Generative vs Evaluative Research Methods: A Breakdown
Generative vs evaluative research methods are two techniques for conducting user research when managing your product.
Both UX research methods are different but provide valuable insights to help your product development process.
- Generative research explores and understands users’ needs, motivations, and behaviors to inspire new product ideas and concepts.
- Some of the benefits of generative research are understanding how users experience your product, how much they know about it, and generating new ideas.
- It’s easy to conduct generative research using concept testing, in-app surveys, user journey mapping, focus groups, and diary studies.
- You can improve user onboarding with generative research by conducting interviews, usability testing, and user journey mapping to uncover issues.
- Decide which new feature to work on by using in-app surveys with open-ended questions.
- Use generative research methods to determine what content types users favor in knowledge bases.
- You can use exit interviews and surveys for generative research to improve customer churn by uncovering issues.
- Use generative research methods for usability testing to plan and gather insights into new UI concepts and interactions to identify areas of confusion.
- Evaluative research assesses existing products to identify usability issues and areas for improvement.
- You can conduct evaluative research by usability testing, A/B testing, multivariate testing, and clicking testing.
- Evaluative research is perfect for analyzing feature usage, identifying which features are most and least used, and where users may drop off.
- You can assess customer loyalty with evaluative research using NPS surveys to determine how likely users would recommend your product.
- Evaluative research helps with conversion funnel analysis by evaluating what is causing drop-off.
- Use evaluative research for competitor benchmarking by conducting market research to understand where your product excels or falls short.
- Generative research explores new ideas at a product’s inception, while evaluative research assesses existing concepts for effectiveness.
- Userpilot is a great tool for performing generative and evaluative research. It offers NPS surveys, feature tags and heatmaps, path analysis, and A/B testing. Book a demo to find out more.
What is generative research?
Generative research is a user research approach that delves into understanding users to unearth opportunities for innovation and address real-world problems.
Often termed “discovery” or “exploratory” research, its overarching aim is to amass critical information about how users behave, their decisions, and the environments in which they operate.
This research is invaluable because it allows businesses to discover unique innovation avenues by venturing beyond pre-existing assumptions.
Why is generative research important?
Generative research serves as an invaluable tool in the product development and design process process. But why exactly is it so crucial?
- Understanding User Experience: Every product’s value lies in its user reception. Generative research delves into user interactions and feelings about a product, offering a comprehensive view of their experience. Harnessing this knowledge allows businesses to align offerings with user sentiments, bolstering satisfaction and loyalty.
- Gauging User Awareness: Generative research identifies knowledge gaps, pinpointing areas needing user education or targeted marketing. By discerning user blind spots, companies can communicate optimally, ensuring clarity without overwhelming or underserving.
- Futuristic Ideation: Generative research reveals users’ hopes for future products. Leveraging these insights, businesses can innovate to fulfill and surpass user aspirations.
How do you conduct generative research?
You can conduct generative discovery research using a variety of techniques. Here’s a breakdown of methods:
- User Interviews: One of the most direct ways to understand user needs. These structured or semi-structured dialogues allow you to dive deep into user experiences, motivations, and pain points.
- In-app Surveys: Provide real-time user feedback as they interact with a platform. These surveys can garner specific insights on particular features or interactions.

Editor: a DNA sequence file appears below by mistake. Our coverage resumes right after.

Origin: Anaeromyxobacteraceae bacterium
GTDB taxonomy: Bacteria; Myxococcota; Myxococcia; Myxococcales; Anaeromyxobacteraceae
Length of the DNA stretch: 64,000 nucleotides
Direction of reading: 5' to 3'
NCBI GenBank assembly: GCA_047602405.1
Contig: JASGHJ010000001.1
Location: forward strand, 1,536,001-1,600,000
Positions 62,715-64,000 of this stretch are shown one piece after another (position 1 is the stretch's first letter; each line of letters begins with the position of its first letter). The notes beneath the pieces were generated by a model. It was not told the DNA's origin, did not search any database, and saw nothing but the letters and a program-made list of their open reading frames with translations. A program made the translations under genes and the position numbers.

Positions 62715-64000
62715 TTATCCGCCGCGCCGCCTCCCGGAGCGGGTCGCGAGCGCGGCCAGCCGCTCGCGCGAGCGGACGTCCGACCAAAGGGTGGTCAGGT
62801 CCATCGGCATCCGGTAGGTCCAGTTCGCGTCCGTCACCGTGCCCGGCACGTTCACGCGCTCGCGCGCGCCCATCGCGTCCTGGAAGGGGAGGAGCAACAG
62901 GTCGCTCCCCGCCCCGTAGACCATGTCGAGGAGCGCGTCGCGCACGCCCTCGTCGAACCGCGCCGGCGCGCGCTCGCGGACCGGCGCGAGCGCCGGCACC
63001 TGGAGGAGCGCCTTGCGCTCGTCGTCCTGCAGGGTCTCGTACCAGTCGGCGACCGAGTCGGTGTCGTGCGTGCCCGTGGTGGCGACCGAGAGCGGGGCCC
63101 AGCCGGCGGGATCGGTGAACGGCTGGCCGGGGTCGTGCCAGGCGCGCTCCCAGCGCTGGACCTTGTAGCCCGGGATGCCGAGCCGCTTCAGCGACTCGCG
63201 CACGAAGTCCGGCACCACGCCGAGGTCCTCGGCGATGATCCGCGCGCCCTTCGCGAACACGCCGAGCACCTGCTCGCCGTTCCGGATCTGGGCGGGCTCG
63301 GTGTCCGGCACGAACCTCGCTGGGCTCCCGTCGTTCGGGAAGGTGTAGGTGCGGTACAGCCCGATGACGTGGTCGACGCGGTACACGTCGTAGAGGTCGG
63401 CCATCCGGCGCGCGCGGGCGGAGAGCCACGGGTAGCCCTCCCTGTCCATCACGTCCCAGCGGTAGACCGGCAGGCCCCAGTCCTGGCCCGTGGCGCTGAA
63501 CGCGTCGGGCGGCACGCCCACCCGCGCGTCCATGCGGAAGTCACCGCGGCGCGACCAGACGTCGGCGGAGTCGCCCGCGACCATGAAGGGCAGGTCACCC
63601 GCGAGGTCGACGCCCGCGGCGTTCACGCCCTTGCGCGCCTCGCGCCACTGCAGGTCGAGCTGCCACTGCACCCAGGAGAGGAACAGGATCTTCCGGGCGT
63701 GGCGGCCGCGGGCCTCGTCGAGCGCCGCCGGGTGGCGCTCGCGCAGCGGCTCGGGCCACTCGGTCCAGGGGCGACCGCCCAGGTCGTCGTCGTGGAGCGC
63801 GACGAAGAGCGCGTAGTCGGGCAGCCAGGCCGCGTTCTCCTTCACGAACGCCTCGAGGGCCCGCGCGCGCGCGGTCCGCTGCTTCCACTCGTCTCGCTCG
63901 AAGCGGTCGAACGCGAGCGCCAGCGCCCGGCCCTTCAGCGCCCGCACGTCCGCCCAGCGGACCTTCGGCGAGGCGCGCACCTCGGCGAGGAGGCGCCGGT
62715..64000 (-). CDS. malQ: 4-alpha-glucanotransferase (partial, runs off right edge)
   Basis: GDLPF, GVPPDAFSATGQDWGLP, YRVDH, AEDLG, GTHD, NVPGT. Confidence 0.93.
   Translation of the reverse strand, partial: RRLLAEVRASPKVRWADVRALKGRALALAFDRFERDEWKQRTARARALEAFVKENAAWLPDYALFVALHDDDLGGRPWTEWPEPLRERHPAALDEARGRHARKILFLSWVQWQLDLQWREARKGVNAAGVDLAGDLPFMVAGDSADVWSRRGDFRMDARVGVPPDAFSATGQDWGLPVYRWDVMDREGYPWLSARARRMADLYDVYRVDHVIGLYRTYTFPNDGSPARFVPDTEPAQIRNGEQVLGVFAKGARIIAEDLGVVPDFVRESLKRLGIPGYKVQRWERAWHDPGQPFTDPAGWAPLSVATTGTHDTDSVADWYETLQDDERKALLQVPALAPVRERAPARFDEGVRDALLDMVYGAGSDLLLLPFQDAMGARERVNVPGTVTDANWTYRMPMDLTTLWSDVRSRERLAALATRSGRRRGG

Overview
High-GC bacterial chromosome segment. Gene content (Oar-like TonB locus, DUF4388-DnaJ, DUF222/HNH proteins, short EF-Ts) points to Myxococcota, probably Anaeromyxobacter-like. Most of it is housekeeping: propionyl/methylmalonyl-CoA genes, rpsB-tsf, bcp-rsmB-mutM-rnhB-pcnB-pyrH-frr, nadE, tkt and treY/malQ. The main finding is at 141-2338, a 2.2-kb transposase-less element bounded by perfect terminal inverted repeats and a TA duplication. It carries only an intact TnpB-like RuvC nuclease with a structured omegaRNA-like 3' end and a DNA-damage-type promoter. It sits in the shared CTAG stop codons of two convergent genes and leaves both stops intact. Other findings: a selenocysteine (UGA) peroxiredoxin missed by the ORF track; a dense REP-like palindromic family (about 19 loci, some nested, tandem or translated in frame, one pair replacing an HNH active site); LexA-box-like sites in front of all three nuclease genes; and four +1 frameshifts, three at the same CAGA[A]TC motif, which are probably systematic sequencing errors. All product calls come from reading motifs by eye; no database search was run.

- Concept Testing: Offers a glimpse into the potential reception of a new feature. Concept testing involves presenting users with a preliminary version to gather feedback. It helps validate assumptions, refine ideas, and ensure alignment with user expectations.
- User Journey Mapping: This visual representation charts a user’s interactions with a product or service over time and across different touchpoints. By mapping out the user’s journey, researchers can identify moments of friction, delight, confusion, or any other emotion, ultimately pinpointing areas of improvement or innovation.
- Diary Studies: Participants keep a diary of their interactions with a specific feature over an extended period. Diary studies offer longitudinal insights that might not be evident in shorter-term studies, highlighting how user behaviors and perceptions evolve.
- Focus Groups: Are moderated discussions that explore user reactions, perceptions, and ideas regarding a product or concept. The group dynamic can stimulate diverse discussions, leading to a multi-faceted understanding of user perspectives.
Examples of when you can use a generative research method in SaaS
Certain situations exist when you should conduct generative research methods within your SaaS. Here are some examples.
User onboarding optimization
If you observe a significant drop-off rate during the onboarding process, it signals something might be amiss. Rather than making assumptions or relying on mere quantitative data, generative research provides qualitative insights into the heart of the issue.
By conducting user interviews, you can delve directly into the user’s mindset, understanding their pain points, confusion, or any challenges they might face during onboarding.
Usability testing observes users navigating the onboarding and can provide real-time insights into where they stumble, hesitate, or get frustrated.
Lastly, when focused on onboarding, journey mapping paints a comprehensive picture of the user’s experience. It showcases moments of clarity and confusion, offering a blueprint of the processes to be optimized.
New feature prioritization
Generative research can help you decide which feature to prioritize rather than relying on internal brainstorming or competitor analysis. It provides an understanding from the user’s perspective, ensuring you make the right decision.
Surveys or customer feedback forms are quintessential tools in this process. They allow you to tap into the user’s perspective and help quantify the importance of various features.
Instead of casting a wide net, such tools enable you to hone in on what truly matters to your users.
Make sure to incorporate open-ended questions to ensure the feedback is as genuine and unfiltered as possible.
Knowledge base content improvement
Generative research methods have become a valuable ally for SaaS apps that lean heavily on content.
Surveys query users about their experiences and preferences so you can gather actionable insights about what works and what doesn’t in your current content strategy.